I would describe Nier: Automata as being a game about duality, deceit, and opposition. Perhaps not what you’d expect – or even desire – of a game description. You cannot really ascertain what sort of mechanics make up the gameplay with those words. Though “opposition” seems to somewhat describe the very nature of a conflict, it is broad enough to also encapsulate the likes of Super Mario or even a Madden title.

Nonetheless it is on these three concepts that Nier: Automata lays its very foundations. Like the indie game Toren – a game I analyzed in-depth on my YouTube channel and even this very blog – it takes thematic content typically intended for a narrative and carries those ideas through to the gameplay.

Let’s begin with the notion of duality. Every Android is paired with a Pod. That Pod acts as a monitor, a tool, and even an advisor. It is also an additional weapon. Every Android is also paired off with an Operator, a voice transmitting from the orbital bunker to relay commands and information from higher-ups. The lead protagonist 2B is paired off with 9S, a recon android that the player later takes control of.

The gameplay between the two androids is quite different. While each of them is paired off with a Pod and thus have extra special attacks, 9S is lacking in a secondary melee strike and thus has a more limited chain of combos available. Instead he has a hacking ability that steps away from the melee combat and into the twin-stick shooter design that makes up the hacking “mini-game”. While there are plenty of “shooty-bits” that take place outside of hacking – plenty of which you experience playing as 2B – they share the same base design as hacking. Enemies fire two types of bullets, with darker projectiles passing right through your own attacks and lighter toned projectiles being destroyed upon impact.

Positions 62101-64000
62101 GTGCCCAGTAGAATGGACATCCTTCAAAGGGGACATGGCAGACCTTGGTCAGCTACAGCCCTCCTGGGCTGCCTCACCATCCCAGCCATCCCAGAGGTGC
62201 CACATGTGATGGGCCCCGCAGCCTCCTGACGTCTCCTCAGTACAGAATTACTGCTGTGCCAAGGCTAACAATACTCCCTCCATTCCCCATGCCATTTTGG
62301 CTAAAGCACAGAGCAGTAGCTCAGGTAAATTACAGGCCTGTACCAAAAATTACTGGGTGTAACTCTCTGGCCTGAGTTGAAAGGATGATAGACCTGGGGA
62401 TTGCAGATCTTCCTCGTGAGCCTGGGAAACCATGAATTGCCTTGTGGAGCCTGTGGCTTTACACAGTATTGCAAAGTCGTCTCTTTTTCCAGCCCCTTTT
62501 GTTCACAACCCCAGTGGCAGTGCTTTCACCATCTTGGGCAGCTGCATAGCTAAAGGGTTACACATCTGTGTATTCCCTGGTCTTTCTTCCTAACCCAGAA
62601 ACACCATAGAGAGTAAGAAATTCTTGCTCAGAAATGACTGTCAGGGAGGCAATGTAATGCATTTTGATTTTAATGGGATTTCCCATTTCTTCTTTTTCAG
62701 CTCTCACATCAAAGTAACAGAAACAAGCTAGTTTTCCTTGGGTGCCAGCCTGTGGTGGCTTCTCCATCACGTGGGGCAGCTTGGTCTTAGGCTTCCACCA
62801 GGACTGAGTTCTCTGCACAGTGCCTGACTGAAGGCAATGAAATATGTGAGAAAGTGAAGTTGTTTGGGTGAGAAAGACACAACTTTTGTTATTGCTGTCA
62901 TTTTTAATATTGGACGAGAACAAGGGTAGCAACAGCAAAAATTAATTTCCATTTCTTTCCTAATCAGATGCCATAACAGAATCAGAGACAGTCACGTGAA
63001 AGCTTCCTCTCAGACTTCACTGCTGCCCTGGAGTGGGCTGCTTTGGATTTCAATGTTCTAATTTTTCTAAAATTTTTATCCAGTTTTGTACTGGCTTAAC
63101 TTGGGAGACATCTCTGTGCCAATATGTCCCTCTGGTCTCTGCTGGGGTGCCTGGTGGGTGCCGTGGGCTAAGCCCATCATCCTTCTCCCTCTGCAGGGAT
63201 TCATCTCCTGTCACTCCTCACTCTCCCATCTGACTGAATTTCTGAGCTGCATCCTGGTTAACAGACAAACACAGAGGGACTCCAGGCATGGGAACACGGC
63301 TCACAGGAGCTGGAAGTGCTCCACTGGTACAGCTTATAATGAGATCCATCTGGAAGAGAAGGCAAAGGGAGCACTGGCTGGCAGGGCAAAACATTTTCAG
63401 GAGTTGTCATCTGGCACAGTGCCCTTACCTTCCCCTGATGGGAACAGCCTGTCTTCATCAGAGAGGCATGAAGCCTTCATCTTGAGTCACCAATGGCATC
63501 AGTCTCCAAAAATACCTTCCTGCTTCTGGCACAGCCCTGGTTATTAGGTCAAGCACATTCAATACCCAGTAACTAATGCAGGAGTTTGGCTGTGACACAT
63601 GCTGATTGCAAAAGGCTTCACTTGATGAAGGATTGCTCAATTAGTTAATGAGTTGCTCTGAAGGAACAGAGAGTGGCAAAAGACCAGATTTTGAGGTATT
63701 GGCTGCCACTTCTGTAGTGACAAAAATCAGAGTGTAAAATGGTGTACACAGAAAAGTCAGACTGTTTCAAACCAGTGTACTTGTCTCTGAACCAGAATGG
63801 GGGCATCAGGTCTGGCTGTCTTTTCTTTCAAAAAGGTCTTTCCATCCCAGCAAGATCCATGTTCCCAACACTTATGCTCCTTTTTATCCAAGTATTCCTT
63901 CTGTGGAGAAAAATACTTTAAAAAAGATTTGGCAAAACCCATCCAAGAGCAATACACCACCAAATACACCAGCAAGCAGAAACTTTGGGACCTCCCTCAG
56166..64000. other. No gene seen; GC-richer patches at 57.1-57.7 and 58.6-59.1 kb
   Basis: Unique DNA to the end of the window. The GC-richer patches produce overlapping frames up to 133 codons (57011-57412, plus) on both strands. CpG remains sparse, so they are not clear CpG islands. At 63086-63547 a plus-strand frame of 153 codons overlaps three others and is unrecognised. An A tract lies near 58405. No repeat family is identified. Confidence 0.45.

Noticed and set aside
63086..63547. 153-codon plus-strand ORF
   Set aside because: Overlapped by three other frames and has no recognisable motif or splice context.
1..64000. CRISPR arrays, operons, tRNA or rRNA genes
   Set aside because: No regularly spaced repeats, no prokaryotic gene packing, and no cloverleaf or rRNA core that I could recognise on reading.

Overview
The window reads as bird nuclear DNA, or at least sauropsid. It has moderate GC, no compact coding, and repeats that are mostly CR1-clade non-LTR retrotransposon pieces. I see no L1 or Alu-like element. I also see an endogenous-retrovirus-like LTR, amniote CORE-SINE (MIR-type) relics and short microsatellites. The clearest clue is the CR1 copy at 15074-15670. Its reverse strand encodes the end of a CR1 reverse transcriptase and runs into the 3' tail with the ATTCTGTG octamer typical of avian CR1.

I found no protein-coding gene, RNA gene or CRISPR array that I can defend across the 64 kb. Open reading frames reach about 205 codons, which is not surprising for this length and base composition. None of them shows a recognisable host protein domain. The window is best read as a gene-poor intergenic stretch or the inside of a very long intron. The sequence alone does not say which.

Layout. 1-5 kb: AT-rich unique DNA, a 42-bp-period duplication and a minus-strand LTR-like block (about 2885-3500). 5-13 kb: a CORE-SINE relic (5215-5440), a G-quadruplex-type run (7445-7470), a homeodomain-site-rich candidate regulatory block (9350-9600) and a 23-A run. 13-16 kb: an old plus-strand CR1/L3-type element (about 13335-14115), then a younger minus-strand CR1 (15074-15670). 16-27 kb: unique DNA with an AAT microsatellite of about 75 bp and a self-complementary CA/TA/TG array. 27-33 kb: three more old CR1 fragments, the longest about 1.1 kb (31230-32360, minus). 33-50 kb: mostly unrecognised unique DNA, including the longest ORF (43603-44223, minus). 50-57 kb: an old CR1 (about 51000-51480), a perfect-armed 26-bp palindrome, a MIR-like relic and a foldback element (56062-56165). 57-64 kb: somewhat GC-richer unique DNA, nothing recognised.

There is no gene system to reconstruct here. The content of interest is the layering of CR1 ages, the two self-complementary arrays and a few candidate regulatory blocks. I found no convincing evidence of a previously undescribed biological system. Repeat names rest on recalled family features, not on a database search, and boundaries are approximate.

The abundance of additional abilities and lack of obstacles in the “regular” combat are where the two shmup styles diverge. The regular battles are differentiated through enemy patterns and a greater quantity of foes. Hacking, however, is often more of an action-puzzle. While weaker foes simply have a single, unprotected core to defeat, stronger enemies and locks will contain a variety of obstacles, turrets, and ships that must be avoided, shot around, and defeated before the core – a sort of “boss” – is exposed. So while there’s a sort of duality between melee and “shmup” gameplay mechanics, there’s also a duality in how those twin-stick shooting moments are executed.


I want to step away from discussing the game’s themes a moment and jump instead to a different form of duality. The notion that games must either be more narrative focused or mechanics-based. It seems that there’s this preference for many to experience a story via gameplay, or for the gameplay to get out of the way of telling a story. Sometimes it is merely a matter of different skill levels, where some players want to experience the story within the game without difficulty curves, spikes, or plateaus interfering. Others find cut-scenes interrupt or get in the way of the game itself, or that less mechanically inclined titles do not deserve the moniker of “game” at all.